Entertainment » Theatre

Little Rhoda :: Still A ’Bad Seed’ After All These Years

by Lewis Whittington
Contributor
Friday Jan 25, 2013
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Last year, Mauckingbird Theater mounted "The Temperamentals," a dramatization of the formation of the first gay rights organization The Mattachine Society. The company followed up with their marriage equality interpretation of Shakespeare’s "Much Ado About Nothing," which illuminated the seriousness of the subject in classic terms. This week they go for pure camp with a staged reading of Maxwell Anderson’s The Bad Seed, the story of Rhoda Penmark who goes to great lengths to get her penmanship medal.

Mauckingbird director Peter Reynolds has always wanted the company to explore camp and this play and film, from the early 1950s, offers a field day of that theater style. "I wanted the company to try a staged reading this time. There are stories that we want to tell that are cost-prohibited. This will be a loving homage to the whole play and elements of the film it is based on," he said last week.

What makes "The Bad Seed" such a good example of over-the-top theatrics is how cagily Anderson created a sociopath in the person of eight year old Rhoda, who ruthlessly dispatches anyone that gets in her way. To that end, the reading’s theatrically director Leroy lets the actors play to the cheap seats in the back, rather than the up close camera, with inadvertent hilarious results.

Anderson play, adapted from William March’s 1954 novel, opened in 1954 and ran a season, winning Nancy Kelly a Tony Award for Best Actress in a Play. The press, though, focused on child actor Patty McCormick, who played Rhoda on stage and on film a year later (along with Kelly). Kelly, McCormick and Eileen Heckart (also from Broadway) were nominated for Oscars, though none won. And the film was controversial because the play’s ending, which has Rhoda getting away with murder, was changed to have her be killed (by a bolt of lightning, no less).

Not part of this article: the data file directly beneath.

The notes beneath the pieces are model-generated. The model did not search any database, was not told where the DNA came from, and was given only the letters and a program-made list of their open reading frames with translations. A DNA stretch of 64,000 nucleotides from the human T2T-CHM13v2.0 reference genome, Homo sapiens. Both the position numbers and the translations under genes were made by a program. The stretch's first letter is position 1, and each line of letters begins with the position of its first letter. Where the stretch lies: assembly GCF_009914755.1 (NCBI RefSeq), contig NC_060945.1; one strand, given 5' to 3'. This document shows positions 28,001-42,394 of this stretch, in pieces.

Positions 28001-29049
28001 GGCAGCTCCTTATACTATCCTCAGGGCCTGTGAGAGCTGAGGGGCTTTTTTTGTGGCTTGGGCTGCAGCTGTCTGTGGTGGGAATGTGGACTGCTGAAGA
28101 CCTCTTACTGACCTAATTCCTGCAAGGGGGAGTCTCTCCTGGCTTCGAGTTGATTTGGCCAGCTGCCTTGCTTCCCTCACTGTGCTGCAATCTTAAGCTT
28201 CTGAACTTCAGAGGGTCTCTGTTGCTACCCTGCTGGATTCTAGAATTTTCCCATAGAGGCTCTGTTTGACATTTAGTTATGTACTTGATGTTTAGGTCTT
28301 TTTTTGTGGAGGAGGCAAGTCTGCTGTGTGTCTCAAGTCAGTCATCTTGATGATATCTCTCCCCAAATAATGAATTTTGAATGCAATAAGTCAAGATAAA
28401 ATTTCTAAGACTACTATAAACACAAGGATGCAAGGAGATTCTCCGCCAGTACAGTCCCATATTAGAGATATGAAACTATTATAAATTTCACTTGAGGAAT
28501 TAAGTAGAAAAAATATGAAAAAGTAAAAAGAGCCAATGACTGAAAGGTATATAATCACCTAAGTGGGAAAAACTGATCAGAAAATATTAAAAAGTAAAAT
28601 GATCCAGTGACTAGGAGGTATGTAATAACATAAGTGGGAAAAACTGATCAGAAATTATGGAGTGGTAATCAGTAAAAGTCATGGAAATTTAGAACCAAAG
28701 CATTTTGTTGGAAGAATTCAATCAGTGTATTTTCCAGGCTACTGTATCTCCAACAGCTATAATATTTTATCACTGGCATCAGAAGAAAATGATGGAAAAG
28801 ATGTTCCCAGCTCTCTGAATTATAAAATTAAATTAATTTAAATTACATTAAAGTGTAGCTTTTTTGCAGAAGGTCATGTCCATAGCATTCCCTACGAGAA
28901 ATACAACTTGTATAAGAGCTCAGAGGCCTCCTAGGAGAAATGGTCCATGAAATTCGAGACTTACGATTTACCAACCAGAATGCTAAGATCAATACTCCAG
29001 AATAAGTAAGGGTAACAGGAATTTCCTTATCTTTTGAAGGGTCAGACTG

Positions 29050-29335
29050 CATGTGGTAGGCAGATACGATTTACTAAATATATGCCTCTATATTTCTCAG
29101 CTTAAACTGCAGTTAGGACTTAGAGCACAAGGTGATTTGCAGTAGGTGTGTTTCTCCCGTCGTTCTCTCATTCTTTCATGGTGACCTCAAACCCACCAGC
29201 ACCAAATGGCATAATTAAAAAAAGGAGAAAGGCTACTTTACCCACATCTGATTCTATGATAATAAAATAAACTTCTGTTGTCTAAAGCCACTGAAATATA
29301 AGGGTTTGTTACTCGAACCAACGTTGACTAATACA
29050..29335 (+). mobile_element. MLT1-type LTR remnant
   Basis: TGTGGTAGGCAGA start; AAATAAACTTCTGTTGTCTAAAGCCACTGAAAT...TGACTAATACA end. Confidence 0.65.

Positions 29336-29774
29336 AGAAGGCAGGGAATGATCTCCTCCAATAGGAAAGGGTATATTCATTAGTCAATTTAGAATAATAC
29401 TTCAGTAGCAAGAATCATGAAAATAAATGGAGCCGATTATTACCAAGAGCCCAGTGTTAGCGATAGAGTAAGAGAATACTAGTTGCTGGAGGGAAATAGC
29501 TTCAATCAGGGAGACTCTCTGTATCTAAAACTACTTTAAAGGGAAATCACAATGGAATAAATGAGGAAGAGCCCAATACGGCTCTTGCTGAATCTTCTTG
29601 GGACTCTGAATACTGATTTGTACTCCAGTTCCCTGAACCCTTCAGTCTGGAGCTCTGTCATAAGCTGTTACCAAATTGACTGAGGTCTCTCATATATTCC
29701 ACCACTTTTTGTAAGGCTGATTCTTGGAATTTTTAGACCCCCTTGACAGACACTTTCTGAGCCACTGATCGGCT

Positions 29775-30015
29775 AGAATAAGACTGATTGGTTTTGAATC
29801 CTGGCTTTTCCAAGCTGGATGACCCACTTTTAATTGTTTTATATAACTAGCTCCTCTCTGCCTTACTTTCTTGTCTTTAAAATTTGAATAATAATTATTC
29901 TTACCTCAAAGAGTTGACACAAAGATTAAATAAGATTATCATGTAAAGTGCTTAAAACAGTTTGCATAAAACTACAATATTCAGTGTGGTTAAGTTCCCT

Anderson, always a serious playwright, uses the drama to examine the question of whether murderous impulses are something that can be passed down through DNA. What makes the piece so campy is how ridiculous his plot is. The story comes to a head when Rhoda looses the penmanship medal to Claude Daigle and beats him over the head with her tap shoes to get it. But there’s pathos amidst the melodrama, evidenced in the appearance of Claude’s grief-stricken, soused mother (memorably played in the film by Heckart.)

"It was introduced to me when I was in Chicago, by a friend who would regale me with Mrs. Daigle’s drunken monologues. Of course when I finally saw the movie, I loved it. It was dead serious when it premiered. It’s certainly over the top. The protracted scenes of the grieving mother. Delving into the Freudian psychology that goes on with the characters, is classic," Reynolds said.


Another reason he wanted to do it was the opportunity to cast Cheryl Williams, so brilliant in last season’s "Much Ado." "How could you not have Cheryl Williams play Mrs. Daigle?" he wondered out loud. Other cast members include Michelle Eugene as delusional mom Christine, Jared Michael Delaney as the creepy handyman Leroy, Leah Walton as the bossy Mrs. Breedlove and Doug Greene as the buttoned-up Reginald Tasker.

The original stage script even touches on homosexuality. "There’s even a moment in the play (which is decidedly not in the film) where Monica Breedlove (the nosey landlady) states that she believes that her brother, Emory is a latent homosexual. She says it in the play. ’Well if that’s true, they’ll have to change the definition of what that means. He takes trips with men, he’s 52 and unmarried,’ she explains. It’s a fascinating picture of what it was like then," Reynolds said.

Mauckingbird continues to carve its territory with strong "through a gay lens" interpretations of classic plays and new gay themed works. The company is preparing to do more gender-switching in their next fully stage production of Oscar Wilde’s "The Importance of Being Earnest" in August, but they are doing a brief revival of their male prep-school version of Shakespeare in Joe Calarco’s "R&J" in May as part of Equality Forum.

The staged reading on Saturday will be hosted by Martha Graham Cracker, hot off her heals from her dates at Joe’s Pub in New York. It is after Mauckingbird’s "Miss Cast: A New Beginning," a cabaret featuring many of Mauckingbird’s stable of actor-singers.

A Staged Reading of The Bad Seed takes place on January 25 at 8pm; January 26 at 10:30pm and January 27 at 2pm. At the Off Broad Street Theatre, 1636 Sansom Street, Philadelphia, PA. For more information, visit The Mauckingbird Theatre Company website.


Lewis Whittington writes about the performing arts and gay politics for several publications.

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